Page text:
Few studies, discussed the dominant conceptions of “medical ethics” to dental management of children, especially during GA. The current field has not been debated broadly as it has quite different concerns and priorities.
Maintaining health is the main task of health professionals. It is related to the famous Hippocratic oath, “primum non nocere”—first of all, do no harm—of medical ethics. Ideally, for a medical practice to be considered “ethical,” it must respect all four of these principles: autonomy, beneficence, non-maleficence, and justice. Nowadays, patient-centered care is required. Particular ethical values might influence decisions and choices of treatment.
The aim of this study was to consider the characteristics and the differences of treatment modalities performed under GA between healthy children and children with special needs (CSN). In addition, an assessment of the ethical principles: autonomy, beneficence, non-maleficence, and justice was performed.
| Materials and Methods|| |
This retrospective study involved a total of 64 patients aged between 3 and 12 years treated under GA (duration <3h) from the Pediatric Dental Department at the Lebanese University, Beirut, Lebanon, during the academic years 2015–2017. Simple stratified sampling method was adopted; 100% of the patients were considered in the study. As the medical center is a governmental establishment, which charges low fees, many children with different medical conditions seek care in this specialized center.
A provisional treatment plan was elaborated after a dental clinical examination, and oral radiographs were taken when possible. An informed consent was signed beforehand by one of the parents and an approval of the ethics committee of the Faculty of Medicine at the Lebanese University was obtained under the number CUMEB/D163/12019.
The patients’ files were classified into two groups. The first one included 26 CSN (21 male and 5 female) outlining the type of handicap. The second one included 38 children (21 male and 17 female) designated healthy and normal but noncooperative. All patients were categorized as <6 years and ≥6 years. The reason for GA was noted (e.g., noncooperative patient or type of the handicap distributed as follows: cerebral palsy 6, autism 6, hyperactivity 3, Down’s syndrome 4, cyanosis 1, epilepsy 3, Leigh’s syndrome 1, growth delay 1, and mitochondrion 1.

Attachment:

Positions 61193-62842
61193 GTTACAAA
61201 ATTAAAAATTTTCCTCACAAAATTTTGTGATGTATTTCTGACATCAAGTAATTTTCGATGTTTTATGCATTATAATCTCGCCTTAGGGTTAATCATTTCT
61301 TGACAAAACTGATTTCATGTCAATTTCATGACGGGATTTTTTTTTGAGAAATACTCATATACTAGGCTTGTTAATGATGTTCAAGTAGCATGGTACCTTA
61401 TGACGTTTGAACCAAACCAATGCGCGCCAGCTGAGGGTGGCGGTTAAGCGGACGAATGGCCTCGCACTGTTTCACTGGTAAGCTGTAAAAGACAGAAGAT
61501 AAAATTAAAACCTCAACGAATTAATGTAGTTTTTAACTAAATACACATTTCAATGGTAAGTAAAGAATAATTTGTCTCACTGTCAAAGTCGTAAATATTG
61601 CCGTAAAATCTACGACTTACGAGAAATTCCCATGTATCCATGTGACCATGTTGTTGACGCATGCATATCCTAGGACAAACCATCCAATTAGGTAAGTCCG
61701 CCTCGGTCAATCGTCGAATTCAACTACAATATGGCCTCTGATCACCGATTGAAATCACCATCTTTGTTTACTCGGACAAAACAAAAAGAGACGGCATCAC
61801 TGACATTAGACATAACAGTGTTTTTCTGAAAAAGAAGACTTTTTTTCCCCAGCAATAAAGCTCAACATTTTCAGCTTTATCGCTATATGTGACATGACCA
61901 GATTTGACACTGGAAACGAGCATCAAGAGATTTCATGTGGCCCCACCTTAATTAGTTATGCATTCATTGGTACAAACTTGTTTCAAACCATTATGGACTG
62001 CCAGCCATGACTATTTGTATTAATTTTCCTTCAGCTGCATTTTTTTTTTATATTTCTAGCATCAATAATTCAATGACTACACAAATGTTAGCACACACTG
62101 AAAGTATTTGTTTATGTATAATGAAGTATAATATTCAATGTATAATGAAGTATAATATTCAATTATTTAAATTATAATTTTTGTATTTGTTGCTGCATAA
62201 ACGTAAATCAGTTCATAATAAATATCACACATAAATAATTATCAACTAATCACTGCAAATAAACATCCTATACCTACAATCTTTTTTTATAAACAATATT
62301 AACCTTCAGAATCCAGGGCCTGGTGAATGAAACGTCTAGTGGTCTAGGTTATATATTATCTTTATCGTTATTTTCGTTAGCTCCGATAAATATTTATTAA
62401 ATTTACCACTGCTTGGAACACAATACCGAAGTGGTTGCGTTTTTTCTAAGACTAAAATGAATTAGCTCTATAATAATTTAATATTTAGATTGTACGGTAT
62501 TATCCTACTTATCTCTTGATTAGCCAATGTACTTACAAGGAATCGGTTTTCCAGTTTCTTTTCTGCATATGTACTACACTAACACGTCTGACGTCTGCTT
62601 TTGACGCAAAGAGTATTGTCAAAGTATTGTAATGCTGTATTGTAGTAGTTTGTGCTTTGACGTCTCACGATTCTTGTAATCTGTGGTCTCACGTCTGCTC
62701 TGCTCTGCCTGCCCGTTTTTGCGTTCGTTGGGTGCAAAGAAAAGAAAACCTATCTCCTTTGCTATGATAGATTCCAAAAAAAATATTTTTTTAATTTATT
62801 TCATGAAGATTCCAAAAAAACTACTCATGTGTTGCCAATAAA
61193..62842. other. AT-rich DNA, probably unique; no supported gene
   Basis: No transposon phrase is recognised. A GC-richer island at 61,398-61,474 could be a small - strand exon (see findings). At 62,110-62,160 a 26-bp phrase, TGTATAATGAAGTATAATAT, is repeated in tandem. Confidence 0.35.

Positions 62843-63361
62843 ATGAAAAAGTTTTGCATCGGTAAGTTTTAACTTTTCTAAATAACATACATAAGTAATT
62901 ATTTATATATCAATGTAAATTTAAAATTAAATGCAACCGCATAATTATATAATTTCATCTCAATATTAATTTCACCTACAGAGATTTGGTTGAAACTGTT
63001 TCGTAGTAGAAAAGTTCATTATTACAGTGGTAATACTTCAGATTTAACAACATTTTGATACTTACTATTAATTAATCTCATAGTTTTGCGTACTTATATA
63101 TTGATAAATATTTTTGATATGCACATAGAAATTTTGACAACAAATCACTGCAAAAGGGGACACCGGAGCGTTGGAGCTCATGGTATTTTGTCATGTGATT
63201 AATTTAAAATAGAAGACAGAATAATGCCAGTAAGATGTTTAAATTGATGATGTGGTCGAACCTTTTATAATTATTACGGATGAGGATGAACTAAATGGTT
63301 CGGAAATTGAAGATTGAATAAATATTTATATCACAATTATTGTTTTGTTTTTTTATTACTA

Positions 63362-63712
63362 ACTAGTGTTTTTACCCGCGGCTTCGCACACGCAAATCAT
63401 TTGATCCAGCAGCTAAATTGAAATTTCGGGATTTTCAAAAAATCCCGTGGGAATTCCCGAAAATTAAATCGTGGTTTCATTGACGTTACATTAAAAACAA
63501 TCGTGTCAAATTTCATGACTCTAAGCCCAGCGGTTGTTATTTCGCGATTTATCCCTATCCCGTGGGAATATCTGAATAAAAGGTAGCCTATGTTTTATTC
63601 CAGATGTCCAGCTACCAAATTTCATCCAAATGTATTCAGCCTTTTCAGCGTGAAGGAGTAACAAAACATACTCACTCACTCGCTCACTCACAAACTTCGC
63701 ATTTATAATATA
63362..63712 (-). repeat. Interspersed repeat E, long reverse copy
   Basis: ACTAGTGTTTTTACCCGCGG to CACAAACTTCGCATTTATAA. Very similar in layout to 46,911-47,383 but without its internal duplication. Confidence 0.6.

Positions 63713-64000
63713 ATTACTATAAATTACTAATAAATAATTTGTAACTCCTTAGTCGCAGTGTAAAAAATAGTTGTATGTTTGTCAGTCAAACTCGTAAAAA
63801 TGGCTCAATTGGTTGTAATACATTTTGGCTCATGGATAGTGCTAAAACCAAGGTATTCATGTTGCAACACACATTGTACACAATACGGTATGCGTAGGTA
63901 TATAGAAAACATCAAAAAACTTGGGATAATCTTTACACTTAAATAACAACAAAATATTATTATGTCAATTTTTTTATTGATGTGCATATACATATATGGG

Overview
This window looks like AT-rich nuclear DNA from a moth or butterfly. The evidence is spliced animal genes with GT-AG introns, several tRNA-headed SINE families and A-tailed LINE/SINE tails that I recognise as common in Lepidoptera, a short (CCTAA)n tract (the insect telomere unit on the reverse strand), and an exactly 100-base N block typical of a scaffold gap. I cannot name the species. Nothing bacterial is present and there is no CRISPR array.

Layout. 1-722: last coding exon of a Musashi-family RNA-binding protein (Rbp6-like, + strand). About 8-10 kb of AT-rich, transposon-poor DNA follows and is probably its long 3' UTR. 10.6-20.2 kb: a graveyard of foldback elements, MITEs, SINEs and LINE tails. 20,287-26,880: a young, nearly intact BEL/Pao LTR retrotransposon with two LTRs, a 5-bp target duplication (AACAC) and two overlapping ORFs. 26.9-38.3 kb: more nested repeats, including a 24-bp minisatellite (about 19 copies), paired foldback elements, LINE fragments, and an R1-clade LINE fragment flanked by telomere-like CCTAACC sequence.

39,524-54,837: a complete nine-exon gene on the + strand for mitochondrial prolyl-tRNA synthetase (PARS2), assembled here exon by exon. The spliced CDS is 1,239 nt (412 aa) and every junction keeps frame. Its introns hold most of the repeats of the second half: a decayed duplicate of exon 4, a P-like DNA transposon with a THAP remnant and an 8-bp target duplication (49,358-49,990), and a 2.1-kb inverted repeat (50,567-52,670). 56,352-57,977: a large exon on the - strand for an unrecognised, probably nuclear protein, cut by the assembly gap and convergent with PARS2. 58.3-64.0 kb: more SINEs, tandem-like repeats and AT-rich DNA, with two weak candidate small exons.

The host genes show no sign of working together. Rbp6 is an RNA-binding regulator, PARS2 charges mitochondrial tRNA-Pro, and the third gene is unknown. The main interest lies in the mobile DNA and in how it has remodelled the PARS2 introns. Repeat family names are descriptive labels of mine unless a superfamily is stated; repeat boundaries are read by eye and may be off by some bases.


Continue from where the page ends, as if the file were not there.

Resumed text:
The treatment modalities under GA for each tooth (primary and permanent) such as preventive procedure (fissure sealant), operative restoration (composite), pulp treatments (pulpotomy and pulpectomy), prosthetic restoration (stainless steel crown [SSC]), and extraction were noted.
The study followed the four principles of ethics. Autonomy evaluation was established on the respecting the treatment plan drafted before GA. Justice was based on fairness in distribution of management between CSN and healthy children. Beneficence (do good) and non-maleficence (do not harm) were assessed by analyzing the risk/benefit for each dental procedure (sealant, composite, pulpotomy, SSC, and extraction).
Statistical analyses were performed with the Statistical Package for the Social Sciences (SPSS), version 20, (IBM, Los Angeles, California, USA), with 95% confidence interval of the difference. The significance level was set at P < 0.05 valued.
The Kolmogorov–Smirnov, the independent samples, the Mann–Whitney, and the chi-square tests were used.
| Results|| |
[Table 1] shows distribution of children in the study; 64 children underwent GA and were divided into two groups: 40.6% of them were CSN and 59.4% were healthy with extremely high dental fear and anxiety. Thirty-five children were younger than 6 years old. Only 11.4% of them were CSN and the rest 88.6% were healthy. Twenty-nine of 64 children were aged more than 6 years. Approximately 24.1% of them were healthy and 75.9% were CSN.
|Table 1: Distribution of children according to their medical condition and age|
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[Table 2] shows that for the majority of patients (56 of 64), the treatment plan has not been respected irrespective of the medical condition. Three of the eight treatment plans that have been respected were for the CSN and five for the healthy children.